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I'm looking for some examples of actions on Sylow p-groups, and often those actions appear in the case of finite almost simple groups. Given a finite almost simple group, I understand in principle how to calculate its Sylow p-subgroups (here p is usually 2 or 3), but perhaps I am just too slow at doing it. In particular, I am familiar with the papers of Weir and Carter-Fong.

I am not sure how to do the reverse calculation: given a p-group P (possibly described as "the Sylow p-subgroup of the almost simple group X", and X is something explicit like "PGL(3,19)" or "M11"), find all of the almost simple groups that have a Sylow p-subgroup isomorphic to P.

I am pretty sure some people know how to do this, but it's not really clear to me how to go about it. For instance, it would have never occurred to me that PSU(3,8), PSL(3,19), and 3D4(2) have isomorphic Sylow 3-subgroups.

Is there a description of how this is done?

I think there is likely to be a finite answer to the question: Obviously only finitely many (and probably O(p)) alternating groups could work for a given P. We take for granted that only finitely many sporadic groups could work. It seems that, similarly to the alternating case, there are only finitely many ranks (again probably O(p)) of Lie groups that could work, and hopefully for each Lie type (and rank), there are just some congruences on "q" that indicate which ones work and which don't.

However, I've not had much luck doing this calculation in examples, and so I am looking for papers or textbooks where this has been done. I have found some that state the result of doing something like this (post CFSG), and I have found several that do this in quite some detail, but pre-CFSG so they spend hundreds of pages eliminating impossible groups obscuring what should now be an easy calculation. I'm looking for something with the pedagogical style of the pre-CFSG papers, but that doesn't mind using the standard 21st century tools.

Alternatively: does anyone know of a vaguely feasible approach to construct all groups with given Sylow subgroups? Blackburn et al.'s Enumerating book has some upper bounds, but they are pretty outrageous and don't seem adaptable to a feasible algorithm for my problem.

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3 Answers 3

up vote 7 down vote accepted

If you are only interested in actions on the Sylow p-subgroup, you may not need to find all groups, but just all so-called p-fusion patterns, as formalized in the theory of fusion systems due to Puig, and developed further by Broto-Levi-Oliver and others.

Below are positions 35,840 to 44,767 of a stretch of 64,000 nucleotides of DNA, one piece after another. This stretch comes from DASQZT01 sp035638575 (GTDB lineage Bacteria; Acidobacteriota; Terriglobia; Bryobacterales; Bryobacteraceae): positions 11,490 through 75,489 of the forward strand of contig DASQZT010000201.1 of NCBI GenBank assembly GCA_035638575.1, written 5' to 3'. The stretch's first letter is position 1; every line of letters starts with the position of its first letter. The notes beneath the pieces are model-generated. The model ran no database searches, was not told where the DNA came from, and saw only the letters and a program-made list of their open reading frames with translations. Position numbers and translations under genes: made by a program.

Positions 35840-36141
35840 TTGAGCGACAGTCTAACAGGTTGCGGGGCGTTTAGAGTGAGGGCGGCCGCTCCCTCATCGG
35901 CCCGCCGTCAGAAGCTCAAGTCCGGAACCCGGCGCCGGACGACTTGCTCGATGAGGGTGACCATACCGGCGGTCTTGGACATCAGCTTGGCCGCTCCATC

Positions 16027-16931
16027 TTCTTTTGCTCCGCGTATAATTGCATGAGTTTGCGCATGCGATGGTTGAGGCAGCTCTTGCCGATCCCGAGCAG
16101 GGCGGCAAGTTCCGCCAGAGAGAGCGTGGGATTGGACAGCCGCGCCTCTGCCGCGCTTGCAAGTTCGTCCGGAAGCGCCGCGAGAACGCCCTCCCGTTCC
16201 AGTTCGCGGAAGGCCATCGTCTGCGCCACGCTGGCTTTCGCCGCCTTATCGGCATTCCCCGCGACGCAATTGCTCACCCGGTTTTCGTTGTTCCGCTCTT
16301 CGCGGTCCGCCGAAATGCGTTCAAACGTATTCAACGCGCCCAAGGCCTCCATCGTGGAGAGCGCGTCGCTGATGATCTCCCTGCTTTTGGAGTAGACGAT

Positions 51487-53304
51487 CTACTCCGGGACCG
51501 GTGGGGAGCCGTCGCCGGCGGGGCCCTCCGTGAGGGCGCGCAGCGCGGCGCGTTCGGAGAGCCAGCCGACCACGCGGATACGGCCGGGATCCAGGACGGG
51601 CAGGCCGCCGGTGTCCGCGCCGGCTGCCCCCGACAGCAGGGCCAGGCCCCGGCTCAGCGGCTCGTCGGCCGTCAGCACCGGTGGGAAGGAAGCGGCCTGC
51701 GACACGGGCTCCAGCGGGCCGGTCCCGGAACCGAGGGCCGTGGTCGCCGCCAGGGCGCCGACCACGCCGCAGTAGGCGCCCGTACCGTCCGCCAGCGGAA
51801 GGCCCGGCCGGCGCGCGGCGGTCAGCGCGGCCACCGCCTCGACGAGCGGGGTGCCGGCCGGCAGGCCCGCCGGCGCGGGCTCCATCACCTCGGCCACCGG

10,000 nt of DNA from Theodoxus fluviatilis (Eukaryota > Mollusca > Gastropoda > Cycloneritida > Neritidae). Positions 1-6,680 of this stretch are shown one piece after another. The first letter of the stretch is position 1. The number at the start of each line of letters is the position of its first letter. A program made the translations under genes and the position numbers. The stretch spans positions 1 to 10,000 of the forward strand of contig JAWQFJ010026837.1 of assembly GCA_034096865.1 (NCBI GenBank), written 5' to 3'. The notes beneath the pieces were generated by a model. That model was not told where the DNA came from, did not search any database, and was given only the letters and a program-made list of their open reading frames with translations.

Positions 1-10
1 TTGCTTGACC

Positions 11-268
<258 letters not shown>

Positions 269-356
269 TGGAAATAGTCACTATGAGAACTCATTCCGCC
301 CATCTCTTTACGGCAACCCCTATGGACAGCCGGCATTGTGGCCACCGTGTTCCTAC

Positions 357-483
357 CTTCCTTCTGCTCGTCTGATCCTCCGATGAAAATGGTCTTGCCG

See Broto, Carles; Levi, Ran; Oliver, Bob The homotopy theory of fusion systems. J. Amer. Math. Soc. 16 (2003), no. 4, 779--856, or survey articles eg by Markus Linckelmann or Broto-Levi-Oliver.

Finding the p-fusion patterns on a given p-group is also, implicitly or explicitly, a step in finding all (finite almost simple) groups with a given Sylow p-subgroup. (There is not a one-size-fits-all method for doing this, however...)

For a list of equivalences of different p-fusion patterns in the finite groups of Lie type see:

http://www.maths.abdn.ac.uk/~bensondj/html/archive/broto-moeller-oliver.html

which contains some of the examples you mention.

The proof uses homotopy theory, and there does not appear to be a purely group theoretic proof yet (!)

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Perfect. That was actually the point. I've been splitting the fusion systems by hand, but had no systematic method. This paper looks perfect. –  Jack Schmidt Jun 5 '10 at 19:29

Number 3 (1998) in the series of AMS monographs by Gorenstein, Lyons, Solomon The Classification of the Finite Simple Groups is a useful general reference for the Sylow subgroups and related structure in finite groups of Lie type (see for example 3.3 and 4.10). The study of "local" subgroups including normalizers of Sylow subgroups plays a large role in finite group theory (especially CFSG) and related character theory over fields of positive characteristic inspired by Brauer, Alperin, Broue, and others. Which means there is a lot of literature, usually not directed toward your specific questions but maybe relevant.

Especially for small primes it's realistic to look for concrete information, but on the other hand the question raised in your last paragraph may be too broad even for small primes. (The word all is risky in this subject.) And there is a dwindling band of real specialists to consult about the structure of finite groups after the apparent success of CFSG.

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There is a sense in which, for primes p >3, "most" finite p-groups can NOT occur as Sylow p-subgroups of finite simple groups (I know you asked about almost simple groups). For example, for such primes p, George Glauberman proved that a finite p-group P whose outer automorphism group is a p-group can not be the Sylow p-subgroup of a finite simple group. There are various theorems which show that "most" finite p-groups have no outer automorphism of order prime to p. But I agree with previous comments. Your last question sounds very very general.

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